Desk Audits — More Common Than You Might Think
As the IRS workforce steadily declines, so does the number of field audits that are conducted. Examination staffing in FY 2016 reached a 20-year low, 23 percent lower than FY 2012 with the number of examinations down 32 percent from FY 2012. While fewer field audits are taking place, there does not appear to be any reduction in the number of “desk audits” being conducted. A desk audit rarely involves a meeting with an IRS auditor. Typically, there is not even a verbal communication. Rather, a CPA, on behalf of their client, simply responds in writing to the IRS tax notice generated by the taxing authority. While the New Jersey Division of Taxation audit workforce has not seen a reduction on par with the IRS, it also conducts a significant number of desk audits.
The IRS typically generates CP2501 or CP2000 notices that identify discrepancies between third-party information such as W-2 and 1099 forms and K-1s. The notice simply challenges the taxpayer to explain that there was no under reporting of income. While sometimes accurate, these matching notices are often incorrect. Examples of common issues include documenting timely rollovers of retirement plan distributions or the use of Sec. 529 plan withdrawals for qualified tuition expenses.
Deductions claimed on Schedule A, namely charitable contributions and mortgage interest, are also commonly scrutinized via desk audits. For charitable contributions, the taxpayer will need to provide copies of all contemporaneous written acknowledgements for donations of $250 or more, as a cancelled check will only suffice for a donation less than $250. For home mortgage interest, the taxpayer may need to provide the loan documents, deeds proving ownership and the calculation of deductible interest reported. Some taxpayers improperly claim a deduction for more than the interest paid on their principal residence and one secondary residence. Other taxpayers will fail to adhere to the $1,000,000 acquisition indebtedness (reduced to $750,000 for residence acquisitions after Dec. 14, 2017) and $100,000 home equity indebtedness (eliminated by the Tax Cuts and Jobs Act) limitations.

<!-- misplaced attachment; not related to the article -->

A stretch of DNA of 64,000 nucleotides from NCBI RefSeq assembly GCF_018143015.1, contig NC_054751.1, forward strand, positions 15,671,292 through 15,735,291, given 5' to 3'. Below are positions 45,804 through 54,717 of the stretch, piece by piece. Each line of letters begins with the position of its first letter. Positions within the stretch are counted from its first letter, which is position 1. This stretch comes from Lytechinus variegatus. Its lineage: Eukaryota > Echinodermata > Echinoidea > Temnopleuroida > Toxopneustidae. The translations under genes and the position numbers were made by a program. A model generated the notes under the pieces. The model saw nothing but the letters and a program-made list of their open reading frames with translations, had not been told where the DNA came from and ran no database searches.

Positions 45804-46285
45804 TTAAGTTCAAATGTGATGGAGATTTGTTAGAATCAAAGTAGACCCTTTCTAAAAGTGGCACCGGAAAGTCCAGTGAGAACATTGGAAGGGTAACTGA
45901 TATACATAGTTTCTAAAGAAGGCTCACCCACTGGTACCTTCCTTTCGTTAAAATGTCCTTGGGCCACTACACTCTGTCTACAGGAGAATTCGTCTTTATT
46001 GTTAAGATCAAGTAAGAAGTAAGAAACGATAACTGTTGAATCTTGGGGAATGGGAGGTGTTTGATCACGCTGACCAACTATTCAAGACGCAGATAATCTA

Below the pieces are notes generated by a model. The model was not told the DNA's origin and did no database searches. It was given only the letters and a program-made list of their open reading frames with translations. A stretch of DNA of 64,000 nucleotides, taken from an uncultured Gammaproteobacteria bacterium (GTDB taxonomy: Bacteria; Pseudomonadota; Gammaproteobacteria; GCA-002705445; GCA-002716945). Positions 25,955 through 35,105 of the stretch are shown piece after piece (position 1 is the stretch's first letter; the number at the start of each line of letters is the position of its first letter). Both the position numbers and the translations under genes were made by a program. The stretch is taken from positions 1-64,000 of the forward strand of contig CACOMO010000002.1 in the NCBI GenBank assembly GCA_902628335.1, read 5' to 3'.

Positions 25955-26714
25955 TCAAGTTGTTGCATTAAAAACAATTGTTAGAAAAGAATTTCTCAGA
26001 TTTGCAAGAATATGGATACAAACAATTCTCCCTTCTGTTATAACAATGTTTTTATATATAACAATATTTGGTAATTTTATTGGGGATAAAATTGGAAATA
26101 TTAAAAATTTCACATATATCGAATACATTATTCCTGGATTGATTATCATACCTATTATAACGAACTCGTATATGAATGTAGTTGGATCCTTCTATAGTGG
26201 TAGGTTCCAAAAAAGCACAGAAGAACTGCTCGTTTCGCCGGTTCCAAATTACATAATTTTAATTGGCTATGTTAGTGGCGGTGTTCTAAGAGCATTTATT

The New Jersey Division of Taxation focuses most of its desk audits on the resident credit claimed for taxes paid to other jurisdictions. Typically, a taxpayer receives an innocuous letter stating that in order to complete its review of the Form NJ-1040, the Division of Taxation needs to be provided with a full copy of the Federal Form 1040, copies of nonresident state income tax returns and copies of K-1s. As commercial tax software cannot be relied on to make accurate resident credit calculations involving pass-through entities, the Division often generates an assessment from these desk audits absent the tax preparer having circumvented their tax software to arrive at the proper credit. If there is an error, besides the underpayment of tax, the taxpayer will be charged interest, a 5-percent late payment penalty and, depending on the tax period, a 5-percent “amnesty eligible” penalty.
Another area for New Jersey desk audits is where there are sizable differences in the interest, dividends and capital gains reported for federal purposes, which are communicated by the IRS to the Division en masse. The New Jersey gross income tax does not piggyback the Internal Revenue Code. Whereas for federal purposes interest, dividends and capital gains are reported separately, if received via a partnership or S corporation, they are reported in those categories for gross income tax purposes. That pass-through income could conceivably be offset by losses from other pass-through entities. Additionally, there may be significant nontaxable interest reported either from New Jersey municipal or U.S. Treasury obligations that the Division seeks to verify.
Responding to Notices
IRS desk audits are generally not assigned to an identified auditor; however, for the state, the opposite is true as most desk audits have an assigned auditor. IRS CP2501 and CP2000 notices have a section for a limited Power of Attorney for only the notice at hand, which, if completed, allows the CPA to follow up with the IRS practitioner hotline regarding the status of the response. There is no harm in executing a Form 2848, “Power of Attorney and Declaration of Representative,” but it often is unnecessary. When responding to a New Jersey desk audit, one can complete a Form M-5008-R, Appointment of Taxpayer Representative, to be able to communicate openly with the assigned auditor.
This article appeared in the July/August 2019 issue of New Jersey CPA magazine. Read the full issue.